Your memories of childhood regarding the loss of your own baby teeth may be cloudy. Although you know they were lost, you may be unsure when it happened. Were you two years old, or four years, or six or nine? Or was it later than that?
Normally, the first teeth children lose are the baby front teeth and this occurs about six or seven years old. From this age until your child reaches about age 13, the remaining baby teeth are lost and replaced by adult teeth. The final baby teeth are lost when the second baby molars are replaced by the permanent second bicuspids.
There is a pattern of loss that primary teeth follow in order to ensure the adult teeth come in the most favorable position. If one or more baby teeth are lost too early, it can delay or dramatically affect the position of adult teeth, and braces may be needed to correct this. Sometimes, however, baby teeth do not fall out (exfoliate.) This may be a result of several conditions. There may be no adult tooth ready to replace the baby tooth. A misguided successor tooth may be disrupting the process - this often occurs when your child’s teeth are crowded. Lastly, the root of your child’s baby tooth may be attached to the bone itself, a problem called ankylosis.
It is important all children have a complete dental examination at an early age to confirm all adult teeth are present. If an adult tooth is missing or delayed, you can learn the options available to ensure the best care of your child’s dental condition.
Baby teeth, like adult teeth, develop cavities. If left untreated long enough, this can lead to a life-threatening infection.
For a cavity to develop in children or adults, three factors must be present.
Firstly, bacteria called mutans streptococci are needed. These bacteria start to live in your child’s mouth when the first tooth erupts about the age of six months. Before this time, the specific bacteria are not present.
The second factor required is a tooth.
Finally, sugars are needed for the bacteria to eat. This includes fruit sugars (fructose,) milk sugars (lactose,) as well as candy sugars (glucose and sucrose.) As we know, the foods most enjoyed by children are the ones which are highest in these sugars. Children who often eat sticky foods containing sugar or who sleep with a bottle (bottle cavities) are at the greatest risk for developing cavities.
Once these sugars are digested by the bacteria, acids form and cause the decay of the tooth. It is only in the earliest stages of cavity formation that the process can be reversed with fluoride. Once the outer surface of the tooth breaks down, the cavity will not ‘go away.’ It will only worsen.
The decay continues until the cavity reaches the nerve (pulp) which is found in all teeth. Once there, the nerve becomes infected and dies. This is of great concern because the infection can spread throughout the body and cause a life-threatening infection. If you notice any swelling in the mouth or difficulty breathing and swallowing, it is extremely important that you call a dentist or medical doctor as soon as possible. The swelling may be an indication of a life-threatening infection caused by an advanced dental cavity.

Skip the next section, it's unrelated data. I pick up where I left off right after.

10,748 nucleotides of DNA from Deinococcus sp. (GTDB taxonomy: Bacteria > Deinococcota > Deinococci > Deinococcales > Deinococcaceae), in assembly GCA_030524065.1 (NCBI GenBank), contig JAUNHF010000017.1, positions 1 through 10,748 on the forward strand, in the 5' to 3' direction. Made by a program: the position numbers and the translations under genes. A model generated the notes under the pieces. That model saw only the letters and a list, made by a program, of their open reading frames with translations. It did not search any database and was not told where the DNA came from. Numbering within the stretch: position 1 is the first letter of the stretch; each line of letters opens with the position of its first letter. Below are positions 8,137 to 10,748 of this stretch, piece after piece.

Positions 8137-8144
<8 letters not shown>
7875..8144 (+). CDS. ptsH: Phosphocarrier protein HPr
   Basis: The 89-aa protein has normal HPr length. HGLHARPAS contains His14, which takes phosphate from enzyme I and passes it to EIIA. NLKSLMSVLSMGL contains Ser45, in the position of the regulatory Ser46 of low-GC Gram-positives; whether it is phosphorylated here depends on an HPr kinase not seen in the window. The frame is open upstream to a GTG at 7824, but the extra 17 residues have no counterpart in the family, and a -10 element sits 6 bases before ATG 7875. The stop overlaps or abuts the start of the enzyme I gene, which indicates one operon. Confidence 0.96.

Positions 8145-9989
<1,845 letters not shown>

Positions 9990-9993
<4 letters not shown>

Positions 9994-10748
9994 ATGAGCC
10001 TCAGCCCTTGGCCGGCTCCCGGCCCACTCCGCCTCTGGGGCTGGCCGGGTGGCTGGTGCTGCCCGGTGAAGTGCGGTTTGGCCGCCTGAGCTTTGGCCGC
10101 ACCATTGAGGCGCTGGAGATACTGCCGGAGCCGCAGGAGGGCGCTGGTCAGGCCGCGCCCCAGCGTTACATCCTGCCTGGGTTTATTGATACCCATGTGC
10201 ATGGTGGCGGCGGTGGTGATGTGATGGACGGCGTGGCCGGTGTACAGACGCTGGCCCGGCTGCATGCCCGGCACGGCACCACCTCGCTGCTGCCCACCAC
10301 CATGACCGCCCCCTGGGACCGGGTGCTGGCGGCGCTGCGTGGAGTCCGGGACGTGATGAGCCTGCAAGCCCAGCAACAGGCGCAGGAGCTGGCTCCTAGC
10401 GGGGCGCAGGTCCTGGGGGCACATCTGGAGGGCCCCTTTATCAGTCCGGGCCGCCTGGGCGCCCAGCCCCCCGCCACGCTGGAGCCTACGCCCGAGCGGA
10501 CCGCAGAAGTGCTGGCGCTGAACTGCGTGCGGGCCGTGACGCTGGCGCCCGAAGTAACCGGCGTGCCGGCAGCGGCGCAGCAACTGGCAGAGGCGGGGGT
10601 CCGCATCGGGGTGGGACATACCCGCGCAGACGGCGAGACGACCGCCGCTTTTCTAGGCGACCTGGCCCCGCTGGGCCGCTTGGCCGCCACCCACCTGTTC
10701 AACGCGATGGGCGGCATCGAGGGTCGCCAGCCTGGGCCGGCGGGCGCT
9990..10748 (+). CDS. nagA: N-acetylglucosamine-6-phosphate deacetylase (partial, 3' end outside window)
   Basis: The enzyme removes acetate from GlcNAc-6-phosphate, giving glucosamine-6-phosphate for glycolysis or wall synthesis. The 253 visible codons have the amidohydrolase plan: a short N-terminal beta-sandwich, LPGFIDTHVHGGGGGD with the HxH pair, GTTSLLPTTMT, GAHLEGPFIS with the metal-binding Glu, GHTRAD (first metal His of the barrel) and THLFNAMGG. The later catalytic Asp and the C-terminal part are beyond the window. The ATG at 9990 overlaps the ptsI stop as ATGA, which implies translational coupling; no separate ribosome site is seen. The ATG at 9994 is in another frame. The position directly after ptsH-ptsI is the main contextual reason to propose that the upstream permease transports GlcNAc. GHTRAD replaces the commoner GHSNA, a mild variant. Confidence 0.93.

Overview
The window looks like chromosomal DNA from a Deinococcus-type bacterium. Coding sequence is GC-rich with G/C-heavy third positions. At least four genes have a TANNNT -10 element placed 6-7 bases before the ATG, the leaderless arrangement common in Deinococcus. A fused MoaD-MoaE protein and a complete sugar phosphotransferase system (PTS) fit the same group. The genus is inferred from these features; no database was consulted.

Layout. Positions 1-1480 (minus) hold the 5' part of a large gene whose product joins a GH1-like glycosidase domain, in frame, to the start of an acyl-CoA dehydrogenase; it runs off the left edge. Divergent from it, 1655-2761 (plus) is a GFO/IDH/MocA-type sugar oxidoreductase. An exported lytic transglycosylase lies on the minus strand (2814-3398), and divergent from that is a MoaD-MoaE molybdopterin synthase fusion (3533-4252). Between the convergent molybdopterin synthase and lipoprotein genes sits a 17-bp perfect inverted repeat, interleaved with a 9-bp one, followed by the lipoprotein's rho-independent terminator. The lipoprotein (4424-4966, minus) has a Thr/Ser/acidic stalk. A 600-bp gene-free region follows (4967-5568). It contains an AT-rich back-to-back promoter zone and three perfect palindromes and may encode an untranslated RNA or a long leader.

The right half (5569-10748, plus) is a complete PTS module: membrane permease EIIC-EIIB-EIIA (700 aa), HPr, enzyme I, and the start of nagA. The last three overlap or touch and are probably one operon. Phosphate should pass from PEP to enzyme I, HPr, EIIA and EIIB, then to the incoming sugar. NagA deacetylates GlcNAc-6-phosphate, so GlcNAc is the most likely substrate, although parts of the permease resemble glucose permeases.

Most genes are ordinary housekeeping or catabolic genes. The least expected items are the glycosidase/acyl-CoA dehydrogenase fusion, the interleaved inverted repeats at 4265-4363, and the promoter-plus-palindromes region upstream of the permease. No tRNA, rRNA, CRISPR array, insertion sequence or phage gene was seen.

Children who develop cavities experience pain, but may not have the right words to tell you. Restless nights, weight loss and a poor disposition are often indications that your child has a cavity needing treatment. It is important to consult a dentist if you suspect this is the case.
Also if you notice any discoloration of your child’s teeth, check with your dentist. This may be an indication of a problem with the teeth. Because all the factors which cause cavities are present when your child’s tooth erupts, children should be seen by a dentist at this time or earlier. It is not recommended to wait until the child is three years of age to see the dentist for the first time.
• Baby teeth have an important role to help guide adult teeth into their correct positions.
• When these first teeth are maintained well and kept in their position for the appropriate length of time, adult teeth are able to follow properly. If a baby tooth is lost prematurely, several problems can occur.
These may include:
• The shift of the next tooth into the newly created space. This leads to crowding.
• A delay in the eruption of its succeeding adult tooth.
• Healthy baby teeth are necessary for your child’s growth and development. Unless cavities are treated, children may be unable to eat properly and may experience weight loss and poor overall development. As a result, they will lack enough of the necessary building blocks needed to preserve their overall health.
• Baby teeth are necessary to ensure a child’s speech develops properly. Without teeth, your child will be unable to form various sounds such as “th” and “f.”
Finally, baby teeth are needed to give your child a beautiful smile. We all want to feel good about ourselves. Your child’s ability to flash a winning smile from an early age will go a long way to promoting that needed self esteem.
Dr. Rory Vinsky has been a specialist in children’s dentistry for over 10 years. He is a member of the Canadian Academy of Pediatric Dentistry, American Academy of Pediatric Dentistry, and has been a visiting professor at the University of Manitoba Faculty of Dentistry. He practices at 8290 Center Street N. For more information contact 403-295-8010. New patients and referrals are always welcome.
Calgary’s Child Magazine © 2024 Calgary’s Child